Distemper on cloth; 72 3/8 x 46 5/8 in. (183.8 x 118.4 cm)
Purchase, Florance Waterbury Bequest, 1969 (69.71)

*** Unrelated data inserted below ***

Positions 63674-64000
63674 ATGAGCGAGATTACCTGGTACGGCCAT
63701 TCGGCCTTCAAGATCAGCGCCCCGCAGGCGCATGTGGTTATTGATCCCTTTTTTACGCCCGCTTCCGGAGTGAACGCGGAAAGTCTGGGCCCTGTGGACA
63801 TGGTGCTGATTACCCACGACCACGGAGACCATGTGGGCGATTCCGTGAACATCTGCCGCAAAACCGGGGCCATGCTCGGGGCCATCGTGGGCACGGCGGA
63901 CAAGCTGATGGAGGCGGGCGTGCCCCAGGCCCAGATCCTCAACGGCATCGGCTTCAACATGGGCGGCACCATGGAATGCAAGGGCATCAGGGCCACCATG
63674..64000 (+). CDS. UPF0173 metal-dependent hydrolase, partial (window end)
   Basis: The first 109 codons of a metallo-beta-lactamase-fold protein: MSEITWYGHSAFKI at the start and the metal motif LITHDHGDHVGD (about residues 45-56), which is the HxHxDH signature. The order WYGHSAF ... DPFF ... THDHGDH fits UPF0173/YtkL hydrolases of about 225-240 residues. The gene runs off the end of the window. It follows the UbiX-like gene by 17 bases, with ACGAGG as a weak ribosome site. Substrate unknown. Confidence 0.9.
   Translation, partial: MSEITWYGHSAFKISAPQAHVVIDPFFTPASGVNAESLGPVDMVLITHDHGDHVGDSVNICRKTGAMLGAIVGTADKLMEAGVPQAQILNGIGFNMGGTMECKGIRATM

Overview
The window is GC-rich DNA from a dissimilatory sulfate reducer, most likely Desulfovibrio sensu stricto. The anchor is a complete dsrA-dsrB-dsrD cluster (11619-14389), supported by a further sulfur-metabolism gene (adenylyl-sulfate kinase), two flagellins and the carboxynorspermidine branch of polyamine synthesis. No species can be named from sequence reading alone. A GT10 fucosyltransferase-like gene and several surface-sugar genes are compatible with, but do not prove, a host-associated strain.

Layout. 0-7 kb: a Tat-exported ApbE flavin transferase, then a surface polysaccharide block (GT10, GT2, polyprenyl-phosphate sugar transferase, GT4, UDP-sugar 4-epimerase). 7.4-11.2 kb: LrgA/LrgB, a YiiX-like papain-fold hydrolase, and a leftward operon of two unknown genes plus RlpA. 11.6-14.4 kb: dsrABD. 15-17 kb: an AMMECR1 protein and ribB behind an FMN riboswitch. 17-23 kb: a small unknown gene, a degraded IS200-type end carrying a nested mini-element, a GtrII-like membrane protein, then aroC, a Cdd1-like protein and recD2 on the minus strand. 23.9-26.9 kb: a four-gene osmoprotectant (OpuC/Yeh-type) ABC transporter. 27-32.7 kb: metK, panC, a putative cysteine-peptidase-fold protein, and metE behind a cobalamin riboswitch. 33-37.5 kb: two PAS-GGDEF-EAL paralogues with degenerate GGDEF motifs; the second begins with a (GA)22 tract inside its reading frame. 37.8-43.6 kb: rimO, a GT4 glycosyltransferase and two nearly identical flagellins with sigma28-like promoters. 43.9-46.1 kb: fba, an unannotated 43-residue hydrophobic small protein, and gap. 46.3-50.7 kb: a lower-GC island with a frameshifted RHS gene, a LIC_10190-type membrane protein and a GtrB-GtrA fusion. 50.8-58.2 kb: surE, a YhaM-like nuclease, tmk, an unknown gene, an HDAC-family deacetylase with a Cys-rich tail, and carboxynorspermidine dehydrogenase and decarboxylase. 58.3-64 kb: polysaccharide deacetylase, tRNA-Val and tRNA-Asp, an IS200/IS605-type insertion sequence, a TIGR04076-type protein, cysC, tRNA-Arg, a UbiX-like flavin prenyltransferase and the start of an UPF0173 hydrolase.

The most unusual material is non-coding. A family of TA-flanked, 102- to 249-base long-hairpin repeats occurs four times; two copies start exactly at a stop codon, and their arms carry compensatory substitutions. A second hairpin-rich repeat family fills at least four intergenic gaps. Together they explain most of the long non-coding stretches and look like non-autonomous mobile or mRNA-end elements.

One of two in the Museum's collection, each over six feet tall, this powerful painting was once part of a set representing the ferocious protectors of Buddhism. The clarity of the compositionthe strong crisp lines depicting Yama's voluminous physique and the luxuriant flames encircling himand the hint of recession in the background suggest a date in the mid-seventeenth to early eighteenth century. Yama is the Indian god of death who was tamed by the Bodhisattva Manjushri. In later Buddhist traditions, he became a protector of the religion and its adherents. He carries a thunderbolt chopper and skull, and wears a tiger skin, jewelry, and a garland of severed human skulls. Trampling an agonized being, Yama stands on a black lotus petal floating in a triangular sea of blood. This ogre-faced form of the god (sometimes known as Yama Antarasiddhi) guards against the inner demons of emotional addictions such as lust and hate. Four smaller manifestations of the more commonly depicted buffalo-headed Yama, who protects against outer obstacles, are painted on the four corners, each a different color. The fifth, a small dark blue image of a monstrous Yama at the top of the painting, is particularly intriguing. He is attended by two monks holding books in a composition that is reminiscent of portraits of the renowned Tsong Khapa (13571419) with his two main disciples, Gyalsab and Kedrup. This Yama was a special protector of Tsong Khapa, who recorded his vision of him in a poem that describes the god in great detail.